JPMorgan’s U.S. equity strategy team used text-mining tools to analyze more than 25,000 S&P 500 companies’ earnings transcripts, conference calls and Q&A sessions over the past couple of years and unearthed five key themes in Q4 of 2018.
1) Tariffs are still a concern
While U.S. companies continue to fear the uncertainty surrounding tariffs and the U.S.-China trade war, there’s been a decrease in mentions during Q&A sessions, signaling that some companies are better positioning themselves against any trade-related impact, according to J.P.Morgan strategist Dubravko Lakos-Bujas.
“At the industry level, there has been an uptick among Tech Hardware, Household & Personal Products, Retailing, Capital Goods, and Autos. On the contrary, Materials, Food & Beverage, and Consumer Durables have seen a noticeable decline,” he wrote in a note to clients on Sunday.
However, there was an uptick in tariff-related concerns from the retail, auto, tech and personal products industries, while there was a decline in mentions from the materials, food and consumer durables industries.
“They are managing tariffs by raising prices where possible, idling and shifting production to geographies unaffected by tariffs, and/or passing cost to suppliers,” Lakos-Bujas explained. “If a trade deal materializes, it will remove uncertainty and could be a source of positive revisions since this catalyst is mostly not in consensus numbers.”
2) Input costs weigh on trade-sensitive industries
Input costs were a key theme among U.S. corporations as a whole, but there was a noticeable shift from commodities-related concerns to trade-related costs, according to Lakos-Bujas. Trade-sensitive industries such as retail and autos expressed the most concern over increasing input costs.
“With commodity prices rising sharply [year to date], input cost concerns could resurface in the coming quarters, especially for [Consumer] Staples,” Lakos-Bujas wrote.
3) Rising wages are bad for some sectors, but...
Though many market watchers believe rising wages remain a significant headwind for major U.S. companies, fewer S&P 500 corporations have cited higher wages as a notable risk. On one hand, labor-intensive sectors such as consumer discretionary and real estate are concerned about rising labor costs that come with a tightening labor market. However, tech, health care and financials did not discuss rising wages as much of a concern in their company reports.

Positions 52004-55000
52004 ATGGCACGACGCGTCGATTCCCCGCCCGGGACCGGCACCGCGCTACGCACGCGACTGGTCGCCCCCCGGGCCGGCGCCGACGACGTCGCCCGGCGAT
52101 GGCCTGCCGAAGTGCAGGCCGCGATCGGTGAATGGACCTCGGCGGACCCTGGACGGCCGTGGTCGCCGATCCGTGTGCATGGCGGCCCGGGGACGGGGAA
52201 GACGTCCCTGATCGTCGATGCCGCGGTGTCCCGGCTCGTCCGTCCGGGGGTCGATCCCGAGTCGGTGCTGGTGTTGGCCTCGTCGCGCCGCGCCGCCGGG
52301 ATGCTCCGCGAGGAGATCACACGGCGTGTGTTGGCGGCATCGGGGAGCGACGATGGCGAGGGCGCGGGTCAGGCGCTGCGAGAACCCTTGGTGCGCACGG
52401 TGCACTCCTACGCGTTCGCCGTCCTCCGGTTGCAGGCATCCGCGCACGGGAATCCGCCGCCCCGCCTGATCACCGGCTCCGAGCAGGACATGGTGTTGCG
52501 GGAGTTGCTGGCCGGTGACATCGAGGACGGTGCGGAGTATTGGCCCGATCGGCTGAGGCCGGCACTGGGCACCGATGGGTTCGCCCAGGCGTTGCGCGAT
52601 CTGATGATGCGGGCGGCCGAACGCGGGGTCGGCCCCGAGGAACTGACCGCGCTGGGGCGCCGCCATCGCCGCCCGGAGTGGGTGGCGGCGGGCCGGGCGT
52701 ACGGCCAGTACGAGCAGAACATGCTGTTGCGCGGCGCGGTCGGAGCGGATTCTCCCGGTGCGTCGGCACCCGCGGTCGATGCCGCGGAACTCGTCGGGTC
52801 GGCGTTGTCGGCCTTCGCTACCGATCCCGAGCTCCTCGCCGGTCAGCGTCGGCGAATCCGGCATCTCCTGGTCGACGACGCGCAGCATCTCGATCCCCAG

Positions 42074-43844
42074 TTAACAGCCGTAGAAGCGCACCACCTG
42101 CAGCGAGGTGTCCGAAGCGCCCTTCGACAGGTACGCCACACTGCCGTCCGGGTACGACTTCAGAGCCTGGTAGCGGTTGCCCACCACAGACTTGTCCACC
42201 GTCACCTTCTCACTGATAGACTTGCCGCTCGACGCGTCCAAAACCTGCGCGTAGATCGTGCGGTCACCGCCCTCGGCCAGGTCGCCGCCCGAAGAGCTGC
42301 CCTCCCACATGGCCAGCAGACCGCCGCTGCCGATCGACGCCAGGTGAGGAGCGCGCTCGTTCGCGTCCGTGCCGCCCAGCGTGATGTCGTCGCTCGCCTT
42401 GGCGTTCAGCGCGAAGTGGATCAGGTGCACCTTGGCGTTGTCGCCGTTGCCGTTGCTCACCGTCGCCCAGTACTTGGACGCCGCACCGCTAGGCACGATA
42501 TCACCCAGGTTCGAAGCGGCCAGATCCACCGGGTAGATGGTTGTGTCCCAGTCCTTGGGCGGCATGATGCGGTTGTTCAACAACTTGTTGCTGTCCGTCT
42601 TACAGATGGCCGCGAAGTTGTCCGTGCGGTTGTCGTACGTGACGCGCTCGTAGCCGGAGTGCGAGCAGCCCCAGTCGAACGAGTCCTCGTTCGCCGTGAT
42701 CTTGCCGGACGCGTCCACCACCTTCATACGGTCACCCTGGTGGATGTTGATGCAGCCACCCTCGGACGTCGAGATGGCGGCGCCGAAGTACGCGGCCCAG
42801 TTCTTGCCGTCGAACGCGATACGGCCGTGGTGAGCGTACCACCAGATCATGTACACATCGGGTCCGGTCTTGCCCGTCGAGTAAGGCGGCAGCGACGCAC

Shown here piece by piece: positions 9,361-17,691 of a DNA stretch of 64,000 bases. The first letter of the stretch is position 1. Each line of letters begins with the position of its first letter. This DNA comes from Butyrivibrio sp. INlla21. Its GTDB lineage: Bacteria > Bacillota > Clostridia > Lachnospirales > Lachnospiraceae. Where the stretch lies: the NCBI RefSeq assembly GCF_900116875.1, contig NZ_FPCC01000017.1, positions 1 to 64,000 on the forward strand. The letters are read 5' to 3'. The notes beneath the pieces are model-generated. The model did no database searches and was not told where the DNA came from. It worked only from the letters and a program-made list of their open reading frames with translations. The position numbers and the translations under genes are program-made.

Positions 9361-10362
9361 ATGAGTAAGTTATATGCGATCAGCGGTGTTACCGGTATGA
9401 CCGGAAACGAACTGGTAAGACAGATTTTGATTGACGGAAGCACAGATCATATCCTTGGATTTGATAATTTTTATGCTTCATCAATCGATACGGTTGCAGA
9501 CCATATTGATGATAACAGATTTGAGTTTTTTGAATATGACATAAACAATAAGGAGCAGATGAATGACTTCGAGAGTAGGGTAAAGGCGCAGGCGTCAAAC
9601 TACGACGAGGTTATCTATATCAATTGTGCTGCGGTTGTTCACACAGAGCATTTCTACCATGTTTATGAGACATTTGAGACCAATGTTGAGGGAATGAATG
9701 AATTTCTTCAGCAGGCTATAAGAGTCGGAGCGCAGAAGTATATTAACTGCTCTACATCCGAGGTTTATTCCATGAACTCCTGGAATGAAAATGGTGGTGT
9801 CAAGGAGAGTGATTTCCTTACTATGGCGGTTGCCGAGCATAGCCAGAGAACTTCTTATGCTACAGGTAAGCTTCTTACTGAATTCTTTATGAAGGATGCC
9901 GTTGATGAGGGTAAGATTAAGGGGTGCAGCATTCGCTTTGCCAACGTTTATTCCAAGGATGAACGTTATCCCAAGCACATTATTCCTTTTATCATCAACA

“Since the latter makes up ~60% of S&P 500 market cap (and growing), the expanding labor market should be a net positive for S&P 500 profits through rising demand/revenue, which should more than offset wage pressures at this point in the cycle,” Lakos-Bujas said.
4) Geopolitical risks at 5-year high
Energy, tech, transportation and banks most often mentioned concerns about the current geopolitical landscape. According to Lakos-Bujas’ research, energy companies noted that sentiment surrounding crude oil’s supply and demand was negatively impacted by geopolitics.
Additionally, energy companies also blamed the partial U.S. government shutdown for delays in regulatory approvals.
Lakos-Bujas added that tech hardware companies are increasingly concerned about geopolitical risks heading into the first quarter of 2019, including Brexit, U.S.-China relations, unrest in emerging markets.
And banks, Lakos-Bujas noted, “acknowledged still high geopolitical risks impacting the global economic growth outlook and reduced client activity.”
5) Strong U.S. dollar a headwind
Currency headwinds remained a key concern among automakers, food & beverage and materials companies. Meanwhile within tech, the companies noted that a strong U.S. dollar created some issues within emerging markets. However, if the dollar stabilizes or weakens, “this multi-year drag for US Multinationals could become a tailwind,” Lakos-Bujas said.
Heidi Chung is a reporter at Yahoo Finance. Follow her on Twitter: @heidi_chung.
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